Making a Dream a Reality
By Kathy Brown, Groveland Yosemite Gateway Museum
How did a small organization in a tiny town obtain the land and pay for the construction of a museum/library building? It was only possible with a lot of dedication, hard work, planning and the heartfelt belief that it COULD be done … and “it took a village.”
STCHS (Southern Tuolumne County Historical Society) fundraising events over ten years plus were many and varied - concerts, plays, film festivals, tours, hikes, picnics, dinners, and speakers. In 1996, STCHS established a mini-museum downtown to spark interest and began to learn the skills needed to fill and manage a museum. Pleas went out from STCHS to civic, commercial and social organizations and they lined up to assist. Monetary support came in from businesses, coin-pot collections, bequests, memorial funds, and donations from local citizens and visitors passing through. Professionals agreed to donate their services such as fund-raising expertise, architectural designs, and legal advice. Local contractors and builders offered some of the needed equipment, materials and man-hours.
Other groups and businesses held special events earmarking their earnings for the Building Fund; profits from '49er Festivals were given. Reprint rights and sales of books and art works were gifted; Friends of the Groveland Library (FOGL) gave the profits from their book sales. Notable were Rotary's truck auction and PML's lot auction benefiting the project. "Charlie-the-Can-Man" Heath's lengthy aluminum can collection grew from five collection barrels in town to sixty, placed from Yosemite to Moccasin. A volunteer crew eventually collected, crushed and redeemed approximately $50,000 worth of aluminum. The can collection allowed everyone in the community to play part in building the museum and library.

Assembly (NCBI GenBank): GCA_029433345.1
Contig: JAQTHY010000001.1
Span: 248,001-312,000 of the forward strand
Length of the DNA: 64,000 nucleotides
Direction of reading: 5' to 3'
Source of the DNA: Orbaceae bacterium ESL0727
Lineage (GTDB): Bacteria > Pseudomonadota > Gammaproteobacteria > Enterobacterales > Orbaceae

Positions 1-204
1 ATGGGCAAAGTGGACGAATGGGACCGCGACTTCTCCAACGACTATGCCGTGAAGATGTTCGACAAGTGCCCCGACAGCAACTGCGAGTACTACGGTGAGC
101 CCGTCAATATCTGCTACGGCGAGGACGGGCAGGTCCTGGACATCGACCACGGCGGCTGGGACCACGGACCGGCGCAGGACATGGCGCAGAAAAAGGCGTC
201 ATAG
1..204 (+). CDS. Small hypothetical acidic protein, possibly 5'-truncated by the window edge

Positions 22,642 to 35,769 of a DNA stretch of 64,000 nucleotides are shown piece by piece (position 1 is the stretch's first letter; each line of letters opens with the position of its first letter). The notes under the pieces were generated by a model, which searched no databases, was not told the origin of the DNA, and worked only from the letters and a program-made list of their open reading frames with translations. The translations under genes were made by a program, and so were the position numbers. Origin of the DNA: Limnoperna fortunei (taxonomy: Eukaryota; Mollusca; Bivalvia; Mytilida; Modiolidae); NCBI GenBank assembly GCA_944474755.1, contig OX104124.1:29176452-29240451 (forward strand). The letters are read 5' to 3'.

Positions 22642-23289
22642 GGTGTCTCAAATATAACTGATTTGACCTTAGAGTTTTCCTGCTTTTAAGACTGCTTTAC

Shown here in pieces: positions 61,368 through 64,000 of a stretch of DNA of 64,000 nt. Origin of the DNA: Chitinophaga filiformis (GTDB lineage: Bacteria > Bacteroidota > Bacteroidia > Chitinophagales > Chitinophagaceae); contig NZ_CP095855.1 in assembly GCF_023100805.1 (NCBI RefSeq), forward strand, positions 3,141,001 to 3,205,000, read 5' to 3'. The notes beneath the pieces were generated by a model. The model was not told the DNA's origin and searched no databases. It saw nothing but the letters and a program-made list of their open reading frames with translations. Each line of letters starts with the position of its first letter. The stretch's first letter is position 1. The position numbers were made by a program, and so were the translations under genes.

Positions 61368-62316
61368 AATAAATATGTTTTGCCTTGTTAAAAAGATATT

GCSD had the perfect piece of property designated in 1992 for a museum in the town park. Negotiations and permitting with the county and GCSD were lengthy and complicated but an agreement was eventually reached to obtain this land in January of 1999.
The red line on a large wooden thermometer on the property showing the progress toward the first financial goal of $300,000, climbed higher and higher and the goal also climbed, eventually to $700,000. By the time pledges were called in and the project was completed, nearly a million dollars had been committed and spent with no state or federal funding.
A ground-breaking ceremony and celebration took place on November 17, 1999, the museum was completed in October 2000 and was officially opened in May, 2001 with a huge community celebration. The county branch library benefits the whole community. The Groveland Yosemite Gateway Museum continues to be staffed and maintained by STCHS, without state or federal funding to this day, by an entirely volunteer group of dedicated and caring individuals. What an amazing success story!
Editor: There are many ways to participate in, preserve, and share the rich history of our community. Become a volunteer, a docent, a member, and/or supporter of this precious self-funded local resource. Learn more at GrovelandMuseum.org.